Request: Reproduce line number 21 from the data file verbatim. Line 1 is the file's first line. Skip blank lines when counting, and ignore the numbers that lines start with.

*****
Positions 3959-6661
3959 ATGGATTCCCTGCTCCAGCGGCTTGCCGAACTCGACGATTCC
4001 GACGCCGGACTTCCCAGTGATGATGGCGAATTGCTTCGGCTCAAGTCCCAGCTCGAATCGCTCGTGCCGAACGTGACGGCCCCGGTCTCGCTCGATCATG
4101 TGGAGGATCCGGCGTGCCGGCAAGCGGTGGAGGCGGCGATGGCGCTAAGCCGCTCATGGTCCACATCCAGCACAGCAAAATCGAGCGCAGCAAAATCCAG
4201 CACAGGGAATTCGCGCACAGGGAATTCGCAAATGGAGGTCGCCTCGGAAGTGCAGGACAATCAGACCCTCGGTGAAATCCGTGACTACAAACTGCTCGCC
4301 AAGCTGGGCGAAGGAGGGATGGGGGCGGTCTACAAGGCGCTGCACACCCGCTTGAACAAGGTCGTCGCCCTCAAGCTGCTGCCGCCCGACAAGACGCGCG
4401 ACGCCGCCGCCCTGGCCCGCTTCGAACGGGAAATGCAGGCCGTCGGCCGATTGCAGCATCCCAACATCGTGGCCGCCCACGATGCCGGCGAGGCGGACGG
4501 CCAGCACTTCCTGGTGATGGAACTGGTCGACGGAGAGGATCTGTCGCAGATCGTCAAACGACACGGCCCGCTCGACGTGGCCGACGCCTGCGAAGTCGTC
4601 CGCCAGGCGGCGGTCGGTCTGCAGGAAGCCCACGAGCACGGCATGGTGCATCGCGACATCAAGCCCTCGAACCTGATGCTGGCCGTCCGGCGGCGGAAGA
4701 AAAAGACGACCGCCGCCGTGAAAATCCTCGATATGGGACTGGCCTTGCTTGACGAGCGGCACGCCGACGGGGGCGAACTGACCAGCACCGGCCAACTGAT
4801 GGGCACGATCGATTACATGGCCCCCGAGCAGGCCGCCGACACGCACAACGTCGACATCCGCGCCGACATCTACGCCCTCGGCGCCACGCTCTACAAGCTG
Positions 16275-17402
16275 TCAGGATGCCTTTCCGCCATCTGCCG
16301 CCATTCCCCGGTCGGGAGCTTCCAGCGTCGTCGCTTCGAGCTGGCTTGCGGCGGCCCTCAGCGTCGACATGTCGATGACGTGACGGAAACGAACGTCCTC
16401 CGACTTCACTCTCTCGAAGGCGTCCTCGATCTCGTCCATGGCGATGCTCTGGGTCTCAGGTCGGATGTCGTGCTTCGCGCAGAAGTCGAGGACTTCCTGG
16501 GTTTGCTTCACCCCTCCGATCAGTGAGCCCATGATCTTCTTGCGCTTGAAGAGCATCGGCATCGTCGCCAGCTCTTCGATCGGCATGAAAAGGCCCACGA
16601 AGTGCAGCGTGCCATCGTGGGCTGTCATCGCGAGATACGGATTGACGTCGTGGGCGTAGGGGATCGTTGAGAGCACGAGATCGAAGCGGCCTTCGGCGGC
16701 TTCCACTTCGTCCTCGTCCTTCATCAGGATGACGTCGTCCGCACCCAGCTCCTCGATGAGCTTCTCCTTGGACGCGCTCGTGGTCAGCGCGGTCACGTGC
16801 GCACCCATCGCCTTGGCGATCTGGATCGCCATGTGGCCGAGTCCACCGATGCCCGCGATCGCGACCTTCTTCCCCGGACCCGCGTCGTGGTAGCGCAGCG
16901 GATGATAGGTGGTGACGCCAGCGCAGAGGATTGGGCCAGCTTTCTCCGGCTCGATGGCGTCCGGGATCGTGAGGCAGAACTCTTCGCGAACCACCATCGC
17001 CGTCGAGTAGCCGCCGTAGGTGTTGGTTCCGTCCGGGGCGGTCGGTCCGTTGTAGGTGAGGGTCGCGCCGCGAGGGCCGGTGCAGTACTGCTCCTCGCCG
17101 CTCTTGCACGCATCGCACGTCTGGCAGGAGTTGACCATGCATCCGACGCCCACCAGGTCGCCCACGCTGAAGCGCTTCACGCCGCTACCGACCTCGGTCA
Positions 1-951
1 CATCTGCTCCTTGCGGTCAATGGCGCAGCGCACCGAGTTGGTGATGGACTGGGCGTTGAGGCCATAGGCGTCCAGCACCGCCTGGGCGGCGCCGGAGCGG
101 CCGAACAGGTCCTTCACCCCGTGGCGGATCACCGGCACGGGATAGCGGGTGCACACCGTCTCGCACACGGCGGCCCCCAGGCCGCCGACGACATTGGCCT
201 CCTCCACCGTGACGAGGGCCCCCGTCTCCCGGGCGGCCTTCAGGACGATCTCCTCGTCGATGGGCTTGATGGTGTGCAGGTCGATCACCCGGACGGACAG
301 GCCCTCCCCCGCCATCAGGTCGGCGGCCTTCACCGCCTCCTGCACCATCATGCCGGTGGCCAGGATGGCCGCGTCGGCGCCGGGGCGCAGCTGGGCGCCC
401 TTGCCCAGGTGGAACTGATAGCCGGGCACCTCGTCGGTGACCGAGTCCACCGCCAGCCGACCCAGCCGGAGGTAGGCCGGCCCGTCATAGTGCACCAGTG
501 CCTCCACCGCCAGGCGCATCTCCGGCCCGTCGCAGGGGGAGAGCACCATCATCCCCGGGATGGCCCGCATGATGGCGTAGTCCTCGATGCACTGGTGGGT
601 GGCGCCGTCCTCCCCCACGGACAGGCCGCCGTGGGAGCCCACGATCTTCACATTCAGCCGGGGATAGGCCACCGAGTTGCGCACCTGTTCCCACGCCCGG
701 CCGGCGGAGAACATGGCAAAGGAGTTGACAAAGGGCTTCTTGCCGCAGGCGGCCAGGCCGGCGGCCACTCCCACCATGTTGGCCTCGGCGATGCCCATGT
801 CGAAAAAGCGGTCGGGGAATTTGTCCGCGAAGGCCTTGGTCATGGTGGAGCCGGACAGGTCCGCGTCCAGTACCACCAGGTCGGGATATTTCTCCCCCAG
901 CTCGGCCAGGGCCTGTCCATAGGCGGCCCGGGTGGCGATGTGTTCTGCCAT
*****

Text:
17001 CGTCGAGTAGCCGCCGTAGGTGTTGGTTCCGTCCGGGGCGGTCGGTCCGTTGTAGGTGAGGGTCGCGCCGCGAGGGCCGGTGCAGTACTGCTCCTCGCCG